Joel Clymer focuses his practice primarily on commercial litigation, labor relations, and employment law. He has experience litigating employment discrimination cases from filing through trial, and has filed, argued, and prevailed on...Read More by Author
UBER Update: NLRB Advice Memo Reaffirms the “Entrepreneurial Opportunity” Test for Independent Contractors
The “gig economy” has prompted a nationwide debate about which workers should be deemed employees (and therefore entitled to certain rights and benefits under labor and employment laws) as opposed to independent contractors. As previously covered by HR Legalist, the ride-sharing service Uber has found itself at the center of some prior skirmishes in this battle, and has scored a few recent victories. On April 16, 2019, the National Labor Relations Board (“NLRB”) Office of the General Counsel, Division of Advice released an Advice Memorandum, calling for dismissal of five unfair labor practice charges filed by UberX and Uber-Black drivers because they are independent contractors—and therefore not protected under the National Labor Relations Act (“NLRA”).
The memo relies heavily on the Board’s January 25, 2019 decision in SuperShuttle DFW (discussed in a previous HR Legalist blog post), which focused on the degree of entrepreneurial opportunity afforded to workers as the driving force in determining independent contractor status.
Applying the Board’s entrepreneurial opportunity analysis in SuperShuttle, the Division of Advice found that Uber’s drivers are independent contractors, and dismissed their unfair labor practice charges for lack of standing. The Division of Advice found that Uber afforded its drivers significantly more entrepreneurial freedom than SuperShuttle’s drivers, thus overcoming any presumption that they were employees. Specifically, the Division of Advice noted that Uber drivers maintain virtually complete control over their vehicles, work schedules, and log-in locations. The memo also emphasized an Uber driver’s ability to simultaneously accept riders using Uber’s main competitor, Lyft. While Uber retains a portion of its drivers’ fares under a commission-based system, which usually supports employee status, that factor was considered neutral because Uber’s business model simply does not maintain the level of control over drivers indicative of a traditional employer/employee relationship.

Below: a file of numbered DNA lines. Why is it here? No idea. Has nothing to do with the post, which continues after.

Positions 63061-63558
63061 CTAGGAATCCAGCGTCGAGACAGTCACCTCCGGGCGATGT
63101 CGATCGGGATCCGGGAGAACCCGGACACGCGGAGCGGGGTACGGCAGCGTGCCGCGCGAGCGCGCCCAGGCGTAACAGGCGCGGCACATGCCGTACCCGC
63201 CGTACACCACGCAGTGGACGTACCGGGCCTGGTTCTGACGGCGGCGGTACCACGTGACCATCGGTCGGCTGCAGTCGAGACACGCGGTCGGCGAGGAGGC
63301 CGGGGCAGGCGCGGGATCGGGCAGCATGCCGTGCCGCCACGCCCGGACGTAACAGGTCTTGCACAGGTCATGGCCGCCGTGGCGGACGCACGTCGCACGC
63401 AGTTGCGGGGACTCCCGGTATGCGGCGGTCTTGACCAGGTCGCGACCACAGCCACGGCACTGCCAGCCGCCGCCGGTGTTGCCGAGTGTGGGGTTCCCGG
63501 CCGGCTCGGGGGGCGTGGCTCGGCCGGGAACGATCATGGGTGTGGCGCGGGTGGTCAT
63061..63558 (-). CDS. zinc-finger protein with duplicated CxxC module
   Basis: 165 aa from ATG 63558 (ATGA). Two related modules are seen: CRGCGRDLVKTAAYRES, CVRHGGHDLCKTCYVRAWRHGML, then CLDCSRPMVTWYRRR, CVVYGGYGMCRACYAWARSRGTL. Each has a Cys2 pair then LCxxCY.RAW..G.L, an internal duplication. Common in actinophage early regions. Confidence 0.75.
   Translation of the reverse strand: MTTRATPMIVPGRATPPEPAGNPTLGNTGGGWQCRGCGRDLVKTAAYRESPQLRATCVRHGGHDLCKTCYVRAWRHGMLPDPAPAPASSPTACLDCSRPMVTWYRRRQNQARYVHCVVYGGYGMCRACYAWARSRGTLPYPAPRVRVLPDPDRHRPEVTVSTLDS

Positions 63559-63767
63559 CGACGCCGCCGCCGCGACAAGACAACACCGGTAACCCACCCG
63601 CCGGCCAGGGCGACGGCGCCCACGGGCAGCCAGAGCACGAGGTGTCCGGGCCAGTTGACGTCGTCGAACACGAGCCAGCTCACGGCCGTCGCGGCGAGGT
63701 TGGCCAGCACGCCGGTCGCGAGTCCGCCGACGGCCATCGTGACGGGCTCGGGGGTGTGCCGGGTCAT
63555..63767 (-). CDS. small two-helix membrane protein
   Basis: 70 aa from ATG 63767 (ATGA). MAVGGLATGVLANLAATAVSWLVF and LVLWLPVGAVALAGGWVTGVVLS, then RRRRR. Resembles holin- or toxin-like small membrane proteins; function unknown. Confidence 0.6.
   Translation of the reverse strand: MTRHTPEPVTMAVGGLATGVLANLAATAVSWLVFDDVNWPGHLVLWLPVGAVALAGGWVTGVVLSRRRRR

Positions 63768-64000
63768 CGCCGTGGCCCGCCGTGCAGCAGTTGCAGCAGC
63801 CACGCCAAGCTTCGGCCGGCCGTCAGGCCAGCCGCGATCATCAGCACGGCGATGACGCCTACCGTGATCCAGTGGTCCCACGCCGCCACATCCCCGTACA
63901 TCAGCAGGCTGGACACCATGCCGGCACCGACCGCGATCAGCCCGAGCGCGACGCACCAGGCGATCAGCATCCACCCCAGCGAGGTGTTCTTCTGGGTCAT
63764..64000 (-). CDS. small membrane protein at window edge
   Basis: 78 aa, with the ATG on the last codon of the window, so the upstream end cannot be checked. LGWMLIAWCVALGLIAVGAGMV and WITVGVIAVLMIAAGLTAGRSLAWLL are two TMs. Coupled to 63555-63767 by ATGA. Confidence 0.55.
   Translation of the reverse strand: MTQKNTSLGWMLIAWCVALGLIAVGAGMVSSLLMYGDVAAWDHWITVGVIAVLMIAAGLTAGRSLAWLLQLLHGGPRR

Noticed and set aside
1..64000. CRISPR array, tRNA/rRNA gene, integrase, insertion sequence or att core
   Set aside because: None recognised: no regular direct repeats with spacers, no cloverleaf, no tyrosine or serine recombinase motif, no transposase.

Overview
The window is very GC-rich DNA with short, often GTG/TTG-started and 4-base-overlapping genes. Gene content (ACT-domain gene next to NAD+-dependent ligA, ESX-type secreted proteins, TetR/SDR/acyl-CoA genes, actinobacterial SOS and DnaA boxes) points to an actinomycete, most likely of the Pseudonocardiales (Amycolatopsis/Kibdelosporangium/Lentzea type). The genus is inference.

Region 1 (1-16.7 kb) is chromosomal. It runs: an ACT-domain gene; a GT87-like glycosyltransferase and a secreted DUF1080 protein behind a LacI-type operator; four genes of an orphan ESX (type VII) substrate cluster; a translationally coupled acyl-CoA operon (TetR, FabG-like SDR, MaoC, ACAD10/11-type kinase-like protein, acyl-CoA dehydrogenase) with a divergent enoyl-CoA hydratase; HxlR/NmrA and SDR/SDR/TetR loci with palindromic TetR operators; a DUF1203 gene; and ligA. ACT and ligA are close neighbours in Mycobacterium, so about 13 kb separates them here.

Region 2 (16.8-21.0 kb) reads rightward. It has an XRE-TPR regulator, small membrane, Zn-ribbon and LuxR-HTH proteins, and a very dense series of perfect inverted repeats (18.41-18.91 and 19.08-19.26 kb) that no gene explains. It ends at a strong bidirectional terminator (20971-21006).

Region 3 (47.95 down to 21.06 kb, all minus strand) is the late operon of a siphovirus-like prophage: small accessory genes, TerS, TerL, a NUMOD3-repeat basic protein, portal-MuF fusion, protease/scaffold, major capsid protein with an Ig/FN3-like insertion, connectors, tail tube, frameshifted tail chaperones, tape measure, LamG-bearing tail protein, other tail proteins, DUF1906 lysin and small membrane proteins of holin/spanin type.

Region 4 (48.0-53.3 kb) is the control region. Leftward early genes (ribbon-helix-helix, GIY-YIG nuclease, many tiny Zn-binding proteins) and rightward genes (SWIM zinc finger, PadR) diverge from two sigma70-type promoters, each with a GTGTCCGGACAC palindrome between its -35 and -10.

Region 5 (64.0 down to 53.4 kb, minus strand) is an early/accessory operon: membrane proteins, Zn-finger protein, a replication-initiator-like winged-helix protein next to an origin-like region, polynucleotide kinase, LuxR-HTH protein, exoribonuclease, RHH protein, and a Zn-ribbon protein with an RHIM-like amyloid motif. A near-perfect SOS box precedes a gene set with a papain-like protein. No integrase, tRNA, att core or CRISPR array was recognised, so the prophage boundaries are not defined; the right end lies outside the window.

This memorandum will likely have an impact on the ability of gig-economy workers to organize or seek relief under the NLRA. It also further solidifies the SuperShuttle decision, as the NLRB Office of General Counsel will likely not pursue unfair labor practice charges of workers similarly situated to Uber’s drivers moving forward under the current Presidential Administration.
It is important to keep in mind that many other federal and state laws may not apply the same analysis as the NLRB to determine independent contractor status. Employers seeking guidance on the implications of their current designation of employees under state and/or federal law should contact one of Obermayer’s knowledgeable labor and employment attorneys.